Repairing Sun Damaged Hair

Repairing Sun Damaged Hair

 

Repairing Sun Damaged Hair

REPAIRING SUN DAMAGED HAIR

I did something dumb you guys. Shocking right? Yea I know. The capital of Nicaragua, Managua, is about 839 miles from the equator. I lived in Granada which was about an hour outside of the capital. Needless to say the sun was extremely strong and it could be unbearably hot. Most of the volunteering I did while there required me to be outside in the direct sun. It was rough, but doable. What I didn’t realize is the toll the sun was taking on my hair. If you know anything about me I hate, despise, loathe, and any other word you could think in that category, hats. Can’t stand em. Not only do they make my forehead itch (dead serious on this one), but it’s a struggle trying to get my hair to fit into them. Well you take that mentality to a country that sits not too far from the equator and what do you get? Sun damaged hair.

Before leaving for Nicaragua I got my hair put into braids. Like I’ve mentioned before my intention was to stay 3 months. I figured I would get braids, keep them for that period of time and then take them down when I got home. Keeping braids for 3 months is not ideal but hey, it was a one time thing. When I made the decision to stay longer, the decision and annoying task of taking down my braids came with it. When taking my hair out of braids it’s necessary to nurse it back to health. Yes braids are considered a “protective style” because you’re not constantly manipulating your hair, but depending on how consistent and dedicated you are to maintaining your hair while its in braids has a direct bearing on how protective that style is. I’m lazy. So for the most part when I take braids out my hair is dry, extremely tangled, and dirty. Just keeping it real. Fortunately for me when I decided to take my braids down my friend Ashley was coming to Nica to visit me. She bore the burden of bringing my arsenal of natural hair supplies with her. It cost her extra but I’d like to think I’m worth it. Don’t ask her what she thinks. My go to style is a wash and go. I had everything I needed to give my hair the attention it so desperately needed. Creams, deep conditioners, oils. Everything. The first couple times of styling my hair it was fine! At least it SEEMED fine. Over time I started to notice a considerable change. The hair right behind my ears and at the top of my head was extremely dry and wouldn’t hold a curl or any moisture. It was just all frizz.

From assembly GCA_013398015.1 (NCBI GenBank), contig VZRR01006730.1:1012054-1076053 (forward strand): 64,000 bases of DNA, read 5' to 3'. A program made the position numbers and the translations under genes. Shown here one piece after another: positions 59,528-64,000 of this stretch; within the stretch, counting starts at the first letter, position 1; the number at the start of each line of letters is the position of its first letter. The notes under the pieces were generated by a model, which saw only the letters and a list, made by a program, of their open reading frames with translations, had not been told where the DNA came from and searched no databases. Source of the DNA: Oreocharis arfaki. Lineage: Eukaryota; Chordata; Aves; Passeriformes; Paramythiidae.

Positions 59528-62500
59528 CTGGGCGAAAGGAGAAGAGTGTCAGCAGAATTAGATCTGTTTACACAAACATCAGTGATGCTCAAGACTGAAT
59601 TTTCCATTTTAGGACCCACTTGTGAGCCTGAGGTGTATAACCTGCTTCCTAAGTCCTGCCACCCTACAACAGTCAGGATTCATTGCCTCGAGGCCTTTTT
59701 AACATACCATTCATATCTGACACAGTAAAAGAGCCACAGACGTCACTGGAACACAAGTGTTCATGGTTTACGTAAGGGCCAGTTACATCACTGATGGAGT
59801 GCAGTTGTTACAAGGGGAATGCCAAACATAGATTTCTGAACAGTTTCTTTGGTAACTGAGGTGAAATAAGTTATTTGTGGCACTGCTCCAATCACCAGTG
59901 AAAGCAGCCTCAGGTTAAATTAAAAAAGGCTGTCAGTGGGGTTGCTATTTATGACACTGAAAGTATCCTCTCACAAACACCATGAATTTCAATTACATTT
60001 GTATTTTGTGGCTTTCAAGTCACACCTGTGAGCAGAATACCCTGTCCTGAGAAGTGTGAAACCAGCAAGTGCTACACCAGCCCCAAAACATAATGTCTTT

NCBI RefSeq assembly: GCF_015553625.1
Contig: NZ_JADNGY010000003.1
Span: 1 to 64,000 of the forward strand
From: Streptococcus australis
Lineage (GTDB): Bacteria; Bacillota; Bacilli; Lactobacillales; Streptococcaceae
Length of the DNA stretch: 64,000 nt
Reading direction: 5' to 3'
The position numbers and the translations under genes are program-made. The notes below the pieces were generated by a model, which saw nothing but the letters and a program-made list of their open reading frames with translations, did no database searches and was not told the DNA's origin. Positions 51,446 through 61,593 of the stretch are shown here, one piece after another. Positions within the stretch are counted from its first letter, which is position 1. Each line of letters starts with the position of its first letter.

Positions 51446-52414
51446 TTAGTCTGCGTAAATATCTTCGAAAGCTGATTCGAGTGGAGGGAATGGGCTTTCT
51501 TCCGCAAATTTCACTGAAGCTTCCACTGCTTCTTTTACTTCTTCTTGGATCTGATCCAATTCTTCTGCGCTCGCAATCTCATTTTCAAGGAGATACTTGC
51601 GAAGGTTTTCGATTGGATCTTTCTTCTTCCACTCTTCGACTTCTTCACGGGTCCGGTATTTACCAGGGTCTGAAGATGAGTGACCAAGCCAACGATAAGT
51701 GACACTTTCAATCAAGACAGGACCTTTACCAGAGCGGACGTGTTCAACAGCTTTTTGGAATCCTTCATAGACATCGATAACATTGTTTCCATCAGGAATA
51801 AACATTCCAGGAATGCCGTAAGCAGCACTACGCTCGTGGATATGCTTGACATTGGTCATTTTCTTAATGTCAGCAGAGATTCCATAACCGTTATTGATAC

Repairing Sun Damaged Hair

Repairing Sun Damaged Hair

As time went on it got worse. I had no idea what was going on. It’s frustrating and confusing when your hair makes a sudden change and you don’t have an explanation for it. I started to notice certain parts of my hair lightening in color too. Strands went from black to brown. In all honesty I thought it was pretty. Natural highlights! Little did I know it was sun damage. Because I was in direct sunlight so much it started to take a not so nice toll on the health of my hair. All the deep conditioning in the world wouldn’t work unless I protected my hair from the sun.

Unfortunately I discovered the sun damage a little bit too late. The damage was done. Now that I’m home I’ve been giving my hair a little extra TLC. I’m happy to say it’s almost 100% back to it’s normal state. So how exactly do you go about repairing natural hair?

Deep condition, deep condition, deep condition. I really can’t stress how important that is. Deep conditioning restores lost moisture to your dry strands when it’s sun damaged. Your hair is able to lock that moisture in, helping to bring life back into your limp and dry curls. Deep conditioning once a week for 30 minutes is a serious game changer. You’ll start to notice a difference in your hair almost immediately in my opinion.

Use Aloe Vera. Rub it on the damaged parts of your hair and let it sit for about 30 mins. A friend actually recommended that to me. Shout-out to Toni! Aloe vera helps with sunburn so why wouldn’t it help with repairing sun damaged hair? There are even hair masks containing aloe vera that you can use to help your dry locks come back to life.

Co-Wash. Don’t Shampoo. Co-washing your hair is skipping the shampoo and cleansing your hair with conditioner. Shampoo tends to strip hair of moisture which is what you don’t want when dealing with sun damaged hair. You want to put moisture in and retain it. Co-washing helps you do that. When I got back home I started co-washing twice a week. I wanted to get and keep as much moisture in my hair as possible.

Cover your hair at night and in the day if you’re in the sun! Not wearing anything to protect my hair from the sun is what got me in this mess in the first place. If I could go back I would definitely use an umbrella so that the sun wouldn’t be directly hitting my hair. Not only is it important to protect your hair from the elements but it’s also important to protect your hair while sleeping. Covering your hair with a satin scarf or bonnet is the way to go! That material helps your hair from breaking and it also helps to keep the moisture in your hair and not on your pillow case.

I’m happy to say that my hair is doing A LOT better now. My curls are coming back to life and I couldn’t be more excited about it. Take a look!

Repairing Sun Damaged Hair

Repairing Sun Damaged Hair

WHAT TIPS DO YOU HAVE FOR REPAIRING SUN DAMAGED HAIR?

3 Comments
  • Amber Vaughan
    Posted at 11:23h, 28 February Reply

    Definitely needed this read!! I’ve been having some issues with humidity in my city, so I will definitely be following these tips to help restore my dry hair. Thanks!! #BLMGirl

    • Darrica
      Posted at 11:33h, 28 February Reply

      It’s crazy that the weather has such a drastic effect on our hair. I hope it works for you!

  • Toni
    Posted at 21:27h, 02 March Reply

    It’s looking good!!!

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